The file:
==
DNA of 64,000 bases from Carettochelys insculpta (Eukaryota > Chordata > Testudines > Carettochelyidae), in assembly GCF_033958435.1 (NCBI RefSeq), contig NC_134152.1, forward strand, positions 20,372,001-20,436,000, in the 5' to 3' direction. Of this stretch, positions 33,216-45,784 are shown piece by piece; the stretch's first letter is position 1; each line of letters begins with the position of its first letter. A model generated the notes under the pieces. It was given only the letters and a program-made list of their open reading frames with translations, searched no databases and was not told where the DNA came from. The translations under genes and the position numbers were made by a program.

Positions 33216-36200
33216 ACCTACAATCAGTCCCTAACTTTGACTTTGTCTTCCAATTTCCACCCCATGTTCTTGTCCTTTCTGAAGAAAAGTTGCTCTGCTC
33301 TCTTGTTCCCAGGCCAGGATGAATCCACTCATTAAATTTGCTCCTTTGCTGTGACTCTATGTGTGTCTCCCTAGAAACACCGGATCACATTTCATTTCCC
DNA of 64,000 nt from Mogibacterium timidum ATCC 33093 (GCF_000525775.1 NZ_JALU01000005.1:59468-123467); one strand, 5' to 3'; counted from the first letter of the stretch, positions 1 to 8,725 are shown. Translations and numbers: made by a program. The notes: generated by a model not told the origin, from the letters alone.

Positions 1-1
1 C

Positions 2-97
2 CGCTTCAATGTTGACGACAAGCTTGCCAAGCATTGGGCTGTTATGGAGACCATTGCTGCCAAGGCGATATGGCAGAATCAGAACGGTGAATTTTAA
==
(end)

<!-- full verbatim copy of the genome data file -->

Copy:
DNA of 64,000 bases from Carettochelys insculpta (Eukaryota > Chordata > Testudines > Carettochelyidae), in assembly GCF_033958435.1 (NCBI RefSeq), contig NC_134152.1, forward strand, positions 20,372,001-20,436,000, in the 5' to 3' direction. Of this stretch, positions 33,216-45,784 are shown piece by piece; the stretch's first letter is position 1; each line of letters begins with the position of its first letter. A model generated the notes under the pieces. It was given only the letters and a program-made list of their open reading frames with translations, searched no databases and was not told where the DNA came from. The translations under genes and the position numbers were made by a program.

Positions 33216-36200
33216 ACCTACAATCAGTCCCTAACTTTGACTTTGTCTTCCAATTTCCACCCCATGTTCTTGTCCTTTCTGAAGAAAAGTTGCTCTGCTC
33301 TCTTGTTCCCAGGCCAGGATGAATCCACTCATTAAATTTGCTCCTTTGCTGTGACTCTATGTGTGTCTCCCTAGAAACACCGGATCACATTTCATTTCCC
DNA of 64,000 nt from Mogibacterium timidum ATCC 33093 (GCF_000525775.1 NZ_JALU01000005.1:59468-123467); one strand, 5' to 3'; counted from the first letter of the stretch, positions 1 to 8,725 are shown. Translations and numbers: made by a program. The notes: generated by a model not told the origin, from the letters alone.

Positions 1-1
1 C

Positions 2-97
2 CGCTTCAATGTTGACGACAAGCTTGCCAAGCATTGGGCTGTTATGGAGACCATTGCTGCCAAGGCGATATGGCAGAATCAGAACGGTGAATTTTAA